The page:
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Dead Souls From Overseas

How to lead offshore developers

From Yakov Fain's blog

Today’s topic is how to lead offshore programmers. To make this discussion a bit more interesting, let’s go back in time into the first half of the 19th century.

The novel “Dead Souls” by the Russian writer Nikolai Gogol was published in 1842. At that time, landowners paid taxes based on the number of people registered with their properties. Often, landowners were taxed even for the dead souls after people passed away. Guess what, one entrepreneur  named Chichikov, started visiting landowners offering  to purchase dead souls from them, as this would lower their taxes. Why Chichikov would need to have legal rights to these dead souls? C’mon, it’s elementary, Watson!  He wanted to inflate his importance in the society by showing the large number of souls he owned, so he could  take a large loan against them.

Now, by a magic wand, we are back in the 21st century. You are a team leader (a  technical guy) on a project that includes both local programmers and an offshore team of Java developers. The boss said that there is no  budget for hiring  American programmers, so the management has decided to hire a large and well known offshore corporation called XYZ Consulting. You firm can hire three XYZ’s programmers for  the salary  of one American with the same skills. I’ve already written that things may not be as rosy as they look on paper, but  here’s yet another twist to it. While technical leaders work harder as they need to find a substantial chunk of additional time EACH DAY explaining to the offshore team members how to write code and fix errors, the managers of  XYZ Consulting send their timesheets directly  to your manager for approval.   By now, you should be able to guess who these dead souls may be.  You believe that three programmers from overseas are coding for your project, but the manager might be receiving (and signing) timesheets  of 5 people, and each of these souls was working really-really hard putting 80 hours a week. Talking about cheap labor. Talking about Chichikov of the 21st Century.  Two centuries ago Mr. Chichikov has founded the   Dead Souls Movement, without even realizing how to do these things on a large scale. They did not have the Internet in Russia-1842, so his “crimes” sound like an innocent joke of a kindergarten boy.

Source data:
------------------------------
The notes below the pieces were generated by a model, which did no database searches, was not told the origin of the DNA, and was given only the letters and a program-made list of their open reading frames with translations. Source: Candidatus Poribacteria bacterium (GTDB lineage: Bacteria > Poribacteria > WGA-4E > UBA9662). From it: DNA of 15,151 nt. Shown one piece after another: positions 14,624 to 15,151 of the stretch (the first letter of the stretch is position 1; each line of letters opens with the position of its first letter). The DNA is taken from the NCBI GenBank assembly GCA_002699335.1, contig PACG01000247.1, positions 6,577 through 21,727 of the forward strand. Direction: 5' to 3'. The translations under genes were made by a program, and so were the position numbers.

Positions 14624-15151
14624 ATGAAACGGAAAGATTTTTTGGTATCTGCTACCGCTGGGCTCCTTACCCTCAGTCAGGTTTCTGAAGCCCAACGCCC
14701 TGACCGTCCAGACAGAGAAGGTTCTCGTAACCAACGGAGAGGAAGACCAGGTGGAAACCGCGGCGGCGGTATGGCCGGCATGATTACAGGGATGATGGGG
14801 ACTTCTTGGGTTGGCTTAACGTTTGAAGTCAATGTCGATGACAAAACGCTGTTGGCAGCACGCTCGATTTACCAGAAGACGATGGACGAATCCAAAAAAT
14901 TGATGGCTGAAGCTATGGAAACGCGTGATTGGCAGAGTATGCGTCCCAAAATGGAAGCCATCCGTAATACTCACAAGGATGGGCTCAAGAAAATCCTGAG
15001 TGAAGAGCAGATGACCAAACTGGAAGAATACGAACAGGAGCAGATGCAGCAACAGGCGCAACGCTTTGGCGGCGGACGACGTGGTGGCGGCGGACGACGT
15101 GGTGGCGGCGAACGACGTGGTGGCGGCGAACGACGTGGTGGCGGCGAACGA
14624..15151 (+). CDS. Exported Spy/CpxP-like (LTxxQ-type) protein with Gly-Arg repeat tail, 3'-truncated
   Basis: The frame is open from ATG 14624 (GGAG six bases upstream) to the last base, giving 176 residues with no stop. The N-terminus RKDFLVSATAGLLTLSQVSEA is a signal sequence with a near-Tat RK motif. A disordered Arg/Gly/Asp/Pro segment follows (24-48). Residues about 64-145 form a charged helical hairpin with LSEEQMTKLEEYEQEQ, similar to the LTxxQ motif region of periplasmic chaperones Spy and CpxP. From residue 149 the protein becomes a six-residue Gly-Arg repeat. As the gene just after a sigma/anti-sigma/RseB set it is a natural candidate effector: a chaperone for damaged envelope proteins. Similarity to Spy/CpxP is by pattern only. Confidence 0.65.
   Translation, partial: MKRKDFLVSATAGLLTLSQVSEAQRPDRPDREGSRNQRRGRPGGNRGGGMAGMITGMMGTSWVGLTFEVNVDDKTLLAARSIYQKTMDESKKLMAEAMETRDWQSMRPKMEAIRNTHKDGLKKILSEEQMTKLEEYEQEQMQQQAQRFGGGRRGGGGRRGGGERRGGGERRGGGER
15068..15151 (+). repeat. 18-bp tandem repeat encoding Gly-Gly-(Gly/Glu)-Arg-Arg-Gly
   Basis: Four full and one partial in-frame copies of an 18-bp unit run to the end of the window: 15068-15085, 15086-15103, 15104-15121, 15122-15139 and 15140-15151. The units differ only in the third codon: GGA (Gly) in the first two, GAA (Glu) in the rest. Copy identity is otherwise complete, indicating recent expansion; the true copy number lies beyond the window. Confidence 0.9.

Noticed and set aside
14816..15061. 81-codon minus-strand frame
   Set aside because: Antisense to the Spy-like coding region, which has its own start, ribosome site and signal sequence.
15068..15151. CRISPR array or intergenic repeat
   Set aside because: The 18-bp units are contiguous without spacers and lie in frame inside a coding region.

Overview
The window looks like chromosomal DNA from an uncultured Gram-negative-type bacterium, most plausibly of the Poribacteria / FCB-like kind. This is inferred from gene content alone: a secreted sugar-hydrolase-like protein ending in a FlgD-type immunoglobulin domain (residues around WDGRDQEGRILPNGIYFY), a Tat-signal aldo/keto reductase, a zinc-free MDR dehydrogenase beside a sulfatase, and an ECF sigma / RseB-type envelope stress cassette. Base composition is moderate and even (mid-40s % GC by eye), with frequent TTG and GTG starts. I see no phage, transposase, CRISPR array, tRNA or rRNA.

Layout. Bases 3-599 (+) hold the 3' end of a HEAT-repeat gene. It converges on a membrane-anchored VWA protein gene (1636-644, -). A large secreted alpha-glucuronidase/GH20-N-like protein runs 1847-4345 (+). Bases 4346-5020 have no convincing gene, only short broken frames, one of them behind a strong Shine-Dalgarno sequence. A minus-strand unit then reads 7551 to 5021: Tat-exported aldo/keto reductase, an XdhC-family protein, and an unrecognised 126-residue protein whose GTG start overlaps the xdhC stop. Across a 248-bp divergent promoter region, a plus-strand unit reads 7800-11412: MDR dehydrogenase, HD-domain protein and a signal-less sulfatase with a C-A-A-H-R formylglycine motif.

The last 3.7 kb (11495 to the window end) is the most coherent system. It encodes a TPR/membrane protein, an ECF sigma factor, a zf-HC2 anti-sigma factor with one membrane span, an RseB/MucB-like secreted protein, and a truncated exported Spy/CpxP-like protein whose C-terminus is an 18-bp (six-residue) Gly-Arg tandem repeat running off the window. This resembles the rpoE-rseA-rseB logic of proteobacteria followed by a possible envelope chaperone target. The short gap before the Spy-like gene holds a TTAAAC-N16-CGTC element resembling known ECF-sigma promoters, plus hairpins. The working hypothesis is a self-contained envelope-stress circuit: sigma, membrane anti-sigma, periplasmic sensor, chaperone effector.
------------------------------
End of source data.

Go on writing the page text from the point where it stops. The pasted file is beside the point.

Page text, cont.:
Anyway, what’s the bottom line?  Is there anything you (the tech lead) can do about it? Yes you can, namely:

1.    Interview and hire each offshore developer personally. Phone tech interviews are OK. Do not agree on working with an offshore  team that someone else has put together.

2.    Ask your manager to show you the timesheets BEFORE signing them. Ideally, all projects with offshore teams should have a fixed price regardless of how many hours their programmers put in.

3.    Do not leave your office without giving  assignments to each  of the offshore developers. Remember, if you forget to assign work to your local developers, this can be fixed an hour later. But if you did not give the assignments to the offshore peers, you ‘ve lost a day because of the time difference.

4.    Make a habit to have a quick 20-min morning conference call with  that remote team of telecommuters (you can just dream of working remotely, aren’t you). Find out what are their issues. Do not postpone these meetings to the end of the week – too much time will be lost.

These simple rules may prevent your project from being yet another failure with “cheaper” (but still inflated) cost. You may not like this kind of a job, but at least you’ll know that you are in better a control of live souls, and if some little dead soul will sneak in, kill it again.  You can’t get convicted for a murder of someone who was  already dead.

More Stories By Yakov Fain

Yakov Fain is a Java Champion and a co-founder of the IT consultancy Farata Systems and the product company SuranceBay. He wrote a thousand blogs ( and several books about software development. Yakov authored and co-authored such books as "Angular 2 Development with TypeScript", "Java 24-Hour Trainer", and "Enterprise Web Development". His Twitter tag is @yfain

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